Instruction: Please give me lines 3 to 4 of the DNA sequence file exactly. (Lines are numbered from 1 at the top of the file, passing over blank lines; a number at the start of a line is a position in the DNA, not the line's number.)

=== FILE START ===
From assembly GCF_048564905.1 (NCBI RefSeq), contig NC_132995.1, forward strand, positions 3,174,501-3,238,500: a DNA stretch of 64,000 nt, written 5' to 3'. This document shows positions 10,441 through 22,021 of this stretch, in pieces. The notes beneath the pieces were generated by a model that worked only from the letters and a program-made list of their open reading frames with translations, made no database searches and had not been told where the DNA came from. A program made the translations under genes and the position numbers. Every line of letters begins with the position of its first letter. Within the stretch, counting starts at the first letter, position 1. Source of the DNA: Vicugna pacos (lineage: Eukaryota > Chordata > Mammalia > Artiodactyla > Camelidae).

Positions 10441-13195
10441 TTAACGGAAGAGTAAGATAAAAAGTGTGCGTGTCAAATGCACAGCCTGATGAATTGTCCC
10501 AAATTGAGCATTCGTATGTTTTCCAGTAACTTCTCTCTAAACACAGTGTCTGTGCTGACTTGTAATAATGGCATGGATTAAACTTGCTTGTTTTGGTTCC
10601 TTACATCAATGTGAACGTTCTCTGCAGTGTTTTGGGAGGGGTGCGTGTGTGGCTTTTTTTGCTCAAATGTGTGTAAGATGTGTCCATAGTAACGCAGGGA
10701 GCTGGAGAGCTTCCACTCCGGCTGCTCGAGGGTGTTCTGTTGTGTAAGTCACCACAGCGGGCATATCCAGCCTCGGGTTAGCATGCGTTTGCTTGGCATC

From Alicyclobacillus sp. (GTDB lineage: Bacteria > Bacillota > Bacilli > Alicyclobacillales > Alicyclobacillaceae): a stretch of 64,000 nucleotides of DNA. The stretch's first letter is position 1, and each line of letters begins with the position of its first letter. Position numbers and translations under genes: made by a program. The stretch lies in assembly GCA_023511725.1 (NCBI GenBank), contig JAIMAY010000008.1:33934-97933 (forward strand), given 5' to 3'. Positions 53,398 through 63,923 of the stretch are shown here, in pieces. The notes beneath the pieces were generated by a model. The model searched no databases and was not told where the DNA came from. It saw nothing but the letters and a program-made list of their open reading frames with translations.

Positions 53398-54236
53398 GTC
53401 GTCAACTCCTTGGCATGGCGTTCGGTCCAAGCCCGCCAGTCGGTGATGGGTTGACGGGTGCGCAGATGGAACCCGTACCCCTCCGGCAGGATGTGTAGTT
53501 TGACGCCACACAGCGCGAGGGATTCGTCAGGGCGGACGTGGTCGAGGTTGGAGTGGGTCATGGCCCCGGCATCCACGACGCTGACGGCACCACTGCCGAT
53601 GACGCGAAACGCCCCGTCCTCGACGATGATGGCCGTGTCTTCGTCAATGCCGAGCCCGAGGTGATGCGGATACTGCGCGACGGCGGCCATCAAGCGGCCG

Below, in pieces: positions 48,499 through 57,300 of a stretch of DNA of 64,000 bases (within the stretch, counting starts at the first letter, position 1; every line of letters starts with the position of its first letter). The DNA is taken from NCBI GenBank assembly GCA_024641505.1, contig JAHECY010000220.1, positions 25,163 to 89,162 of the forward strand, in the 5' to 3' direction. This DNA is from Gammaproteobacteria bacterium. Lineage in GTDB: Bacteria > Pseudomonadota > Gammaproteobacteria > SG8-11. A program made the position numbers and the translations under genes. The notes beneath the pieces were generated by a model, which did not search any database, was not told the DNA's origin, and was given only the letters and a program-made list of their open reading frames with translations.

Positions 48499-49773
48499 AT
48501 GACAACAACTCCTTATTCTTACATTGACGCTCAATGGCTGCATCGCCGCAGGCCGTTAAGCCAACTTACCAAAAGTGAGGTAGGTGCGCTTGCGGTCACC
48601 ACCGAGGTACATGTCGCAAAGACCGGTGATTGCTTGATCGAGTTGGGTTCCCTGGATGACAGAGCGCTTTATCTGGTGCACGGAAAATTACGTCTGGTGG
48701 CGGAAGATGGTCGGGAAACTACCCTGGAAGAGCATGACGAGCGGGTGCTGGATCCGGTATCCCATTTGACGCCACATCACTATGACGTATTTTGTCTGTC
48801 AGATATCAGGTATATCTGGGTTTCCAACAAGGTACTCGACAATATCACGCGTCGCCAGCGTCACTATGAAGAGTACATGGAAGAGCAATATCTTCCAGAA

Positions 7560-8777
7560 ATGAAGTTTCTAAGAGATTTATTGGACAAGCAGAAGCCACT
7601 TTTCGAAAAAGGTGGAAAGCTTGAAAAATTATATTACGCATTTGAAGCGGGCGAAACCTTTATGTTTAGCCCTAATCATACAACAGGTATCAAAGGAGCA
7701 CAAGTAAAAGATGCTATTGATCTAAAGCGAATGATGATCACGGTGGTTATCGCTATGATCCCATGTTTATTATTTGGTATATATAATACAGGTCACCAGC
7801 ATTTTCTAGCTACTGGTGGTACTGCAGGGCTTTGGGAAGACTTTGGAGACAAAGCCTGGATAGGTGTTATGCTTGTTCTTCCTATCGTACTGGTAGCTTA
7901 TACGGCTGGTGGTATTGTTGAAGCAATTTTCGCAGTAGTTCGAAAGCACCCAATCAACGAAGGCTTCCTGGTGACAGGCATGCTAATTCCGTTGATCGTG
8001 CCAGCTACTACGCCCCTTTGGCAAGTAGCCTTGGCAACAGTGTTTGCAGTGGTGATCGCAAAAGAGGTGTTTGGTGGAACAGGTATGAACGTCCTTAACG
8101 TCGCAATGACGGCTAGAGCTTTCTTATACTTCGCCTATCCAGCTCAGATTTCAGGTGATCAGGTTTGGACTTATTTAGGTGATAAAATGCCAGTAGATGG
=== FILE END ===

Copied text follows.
10441 TTAACGGAAGAGTAAGATAAAAAGTGTGCGTGTCAAATGCACAGCCTGATGAATTGTCCC
10501 AAATTGAGCATTCGTATGTTTTCCAGTAACTTCTCTCTAAACACAGTGTCTGTGCTGACTTGTAATAATGGCATGGATTAAACTTGCTTGTTTTGGTTCC